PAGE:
Malawi’s capital is Lilongwe. This fact is not only useful for pub quizzes, but it’s also a name that rolls off the tongue. Try it.
In 1859, David Livingstone turned up at Lake Malawi, which was then called Lake Nyasa. By 1888 the African Lakes Company had set itself up in the area. But it had competition. Big competition. The Portuguese aspired to link the territory they controlled on the east coast of Africa to the territory they controlled on the west coast and the area of present-day Malawi was in the middle of the projected Portuguese coast-to-coast zone of control.
Despite all this, and despite the Portuguese being our long-term friends, we decided we still really wanted the territory for ourselves. In 1889, Cecil Rhodes helped fund the local British consul in Mozambique, Harry Johnston, in a PR campaign to sign local chiefs up to treaties with Britain before the Portuguese could really get moving. The Anglo-Portuguese crisis of 1889–90 (yes, there was one) led to an ultimatum from us on 11 January 1890, and when the Portuguese eventually backed down, it led to the Treaty of London in August 1890 defining the borders of Angola and Mozambique. It didn’t make us at all popular with the Portuguese, but it did help us to secure the land we wanted.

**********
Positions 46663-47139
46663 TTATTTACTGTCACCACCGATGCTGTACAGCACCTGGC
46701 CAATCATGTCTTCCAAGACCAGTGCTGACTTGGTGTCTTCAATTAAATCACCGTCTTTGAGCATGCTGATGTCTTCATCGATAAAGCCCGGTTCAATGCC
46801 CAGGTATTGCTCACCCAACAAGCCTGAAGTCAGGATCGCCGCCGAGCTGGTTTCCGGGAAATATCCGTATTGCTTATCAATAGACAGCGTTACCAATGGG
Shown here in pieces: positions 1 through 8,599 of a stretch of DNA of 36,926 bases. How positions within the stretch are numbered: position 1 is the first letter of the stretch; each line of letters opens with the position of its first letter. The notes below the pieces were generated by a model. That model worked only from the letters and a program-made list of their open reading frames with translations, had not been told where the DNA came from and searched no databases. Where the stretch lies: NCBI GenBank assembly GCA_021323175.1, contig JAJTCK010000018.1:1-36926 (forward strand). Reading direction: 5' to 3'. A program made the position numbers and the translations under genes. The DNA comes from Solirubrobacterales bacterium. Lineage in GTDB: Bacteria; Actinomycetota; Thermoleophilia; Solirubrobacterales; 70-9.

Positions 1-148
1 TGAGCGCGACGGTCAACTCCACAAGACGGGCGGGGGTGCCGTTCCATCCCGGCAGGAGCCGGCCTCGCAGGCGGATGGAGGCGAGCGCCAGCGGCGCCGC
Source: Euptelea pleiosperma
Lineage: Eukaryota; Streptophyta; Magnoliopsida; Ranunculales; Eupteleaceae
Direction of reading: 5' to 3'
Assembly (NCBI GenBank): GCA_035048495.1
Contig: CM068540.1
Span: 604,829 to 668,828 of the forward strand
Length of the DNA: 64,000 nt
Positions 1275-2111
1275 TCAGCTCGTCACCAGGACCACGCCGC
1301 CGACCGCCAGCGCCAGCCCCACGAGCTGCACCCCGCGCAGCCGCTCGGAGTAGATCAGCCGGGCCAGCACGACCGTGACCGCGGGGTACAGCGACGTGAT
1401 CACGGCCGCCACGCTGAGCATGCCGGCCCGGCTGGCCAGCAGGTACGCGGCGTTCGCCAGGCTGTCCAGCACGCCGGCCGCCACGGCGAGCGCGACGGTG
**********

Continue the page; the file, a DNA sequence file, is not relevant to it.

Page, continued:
Nyasaland (as Malawi was then known) was formally declared a British Protectorate in 1891. In 1964 Nyasaland became independent and became Malawi.